Jun 2001

Disparity in Health: Is Geography Destiny?

Audiey Kao, MD, PhD
Virtual Mentor. 2001;3(6):215-216. doi: 10.1001/virtualmentor.2001.3.6.dykn1-0106


  • Small area analysis, a methodology for assessing health care utilization rates across geographic areas, was pioneered by Dr. John Wennberg, the Peggy Y. Thomson Professor of the Evaluative Clinical Sciences at Dartmouth Medical School. Nationally and internationally recognized in medical epidemiology, Dr. Wennberg's work has catalyzed a whole new field of inquiry in the examination of geographic variations [1] in the utilization of medical services such as cardiac catheterization/angioplasty [2-4], diabetic amputation [5], and orthopedic surgical procedures [6].
  • According to the Dartmouth Atlas of Health Care 1999, initially created by Dr. Wennberg to chronicle geographic variation in health care utilization, the rate of cardiac bypass graft surgery (CABG) was 5.4 per 1,000 Medicare enrollees living in Gainesville, Florida, while it was 9.4 per 1,000 Medicare enrollees living in Hudson, Florida, approximately 120 miles from Gainesville.
  • This variation in CABG rates between two Florida communities relatively close to each other persists even after potential explanatory factors including the health profile and status of patients are adjusted for. This variation in care may be secondary to a variety of factors, including patient preferences, local practice norms, and economic and market incentives. Some of these factors may not be valid reasons for the decision to perform or not perform a CABG, and thus may indicate either an overuse or underuse of such medical services.
  • Given that, on average, a Medicare patient in Gainesville is more likely to get a CABG than a Medicare patient in Hudson, it is critical that efforts be made to assess the outcome implications of such geographic variations in care. In other words, what is the "right" rate for coronary artery bypass surgery? Without this information, we cannot adequately address these variations in care, and, in terms of disparities in health, geography may well end up being destiny.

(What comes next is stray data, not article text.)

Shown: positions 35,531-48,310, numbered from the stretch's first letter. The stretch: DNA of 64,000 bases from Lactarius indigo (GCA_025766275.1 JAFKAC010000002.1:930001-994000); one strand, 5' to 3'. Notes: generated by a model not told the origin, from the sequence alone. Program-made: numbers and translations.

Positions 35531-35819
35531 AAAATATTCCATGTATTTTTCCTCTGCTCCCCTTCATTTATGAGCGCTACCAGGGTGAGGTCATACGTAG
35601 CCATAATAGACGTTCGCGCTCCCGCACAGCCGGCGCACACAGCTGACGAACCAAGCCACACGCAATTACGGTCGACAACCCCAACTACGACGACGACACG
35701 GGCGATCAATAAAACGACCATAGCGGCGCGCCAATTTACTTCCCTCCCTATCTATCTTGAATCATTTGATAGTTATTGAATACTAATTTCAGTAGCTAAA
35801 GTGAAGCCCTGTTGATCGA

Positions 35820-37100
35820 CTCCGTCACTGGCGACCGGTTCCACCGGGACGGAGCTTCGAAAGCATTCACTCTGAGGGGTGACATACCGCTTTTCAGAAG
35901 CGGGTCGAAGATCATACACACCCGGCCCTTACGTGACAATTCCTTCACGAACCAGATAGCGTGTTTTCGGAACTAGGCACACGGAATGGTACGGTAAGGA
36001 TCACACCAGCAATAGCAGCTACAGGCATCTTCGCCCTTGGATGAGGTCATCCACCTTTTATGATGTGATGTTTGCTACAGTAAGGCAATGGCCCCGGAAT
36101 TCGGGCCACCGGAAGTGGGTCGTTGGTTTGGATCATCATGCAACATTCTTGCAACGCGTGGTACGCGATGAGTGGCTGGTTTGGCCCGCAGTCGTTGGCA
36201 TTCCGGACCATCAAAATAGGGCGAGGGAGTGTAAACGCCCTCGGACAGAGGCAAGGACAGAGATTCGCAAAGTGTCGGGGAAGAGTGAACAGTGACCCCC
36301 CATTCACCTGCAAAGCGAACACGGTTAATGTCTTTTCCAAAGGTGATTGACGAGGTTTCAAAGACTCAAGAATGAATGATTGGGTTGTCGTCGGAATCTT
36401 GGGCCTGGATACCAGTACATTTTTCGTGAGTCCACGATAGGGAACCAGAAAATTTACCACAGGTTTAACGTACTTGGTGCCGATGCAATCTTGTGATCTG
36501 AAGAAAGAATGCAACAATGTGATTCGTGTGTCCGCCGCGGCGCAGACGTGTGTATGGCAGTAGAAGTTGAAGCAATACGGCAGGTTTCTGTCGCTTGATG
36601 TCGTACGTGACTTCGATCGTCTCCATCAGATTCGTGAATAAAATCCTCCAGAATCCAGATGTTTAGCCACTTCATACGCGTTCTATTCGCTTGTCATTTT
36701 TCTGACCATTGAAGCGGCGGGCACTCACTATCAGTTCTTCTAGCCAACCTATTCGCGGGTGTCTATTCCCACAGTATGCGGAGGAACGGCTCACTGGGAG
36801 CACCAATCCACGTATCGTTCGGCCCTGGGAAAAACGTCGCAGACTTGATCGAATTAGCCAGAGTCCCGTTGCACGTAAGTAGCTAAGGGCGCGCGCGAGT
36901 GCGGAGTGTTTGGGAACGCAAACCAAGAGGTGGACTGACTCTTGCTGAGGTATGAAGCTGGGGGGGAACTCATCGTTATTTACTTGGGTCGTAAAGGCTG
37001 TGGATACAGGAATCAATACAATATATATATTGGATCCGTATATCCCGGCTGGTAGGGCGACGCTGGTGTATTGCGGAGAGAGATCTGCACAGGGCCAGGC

1. Wennberg JE. Understanding geographic variations in health care delivery. N Engl J Med. 1999;340(1):52-53.
  2. O'Connor GT, Quinton HB, Traven ND, et al. Geographic variation in the treatment of acute myocardial infarction: the Cooperative Cardiovascular Project. JAMA. 1999;281(7):627-633.
  3. Mirvis DM, Graney MJ. Variations in the use of cardiac procedures in the Veterans Health Administration. Am Heart J. 1999;137(4 Pt 1):706-713.
  4. Wrobel JS, Mayfield JA, Reiber GE. Geographic variation of lower-extremity major amputation in individuals with and without diabetes in the Medicare population. Diabetes Care. 2001;24(5):860-864.
  5. Guadagnoli E, Hauptman PJ, Ayanian JZ, Pashos CL, McNeil BJ, Cleary PD. Variation in the use of cardiac procedures after acute myocardial infarction. N Engl J Med. 1995;333(9):573-578.
  6. Vitale MG, Krant JJ, Gelijns AC, et al. Geographic variations in the rates of operative procedures involving the shoulder, including total shoulder replacement, humeral head replacement, and rotator cuff repair. J Bone Joint Surg Am. 1999;81(6):763-772.


Virtual Mentor. 2001;3(6):215-216.



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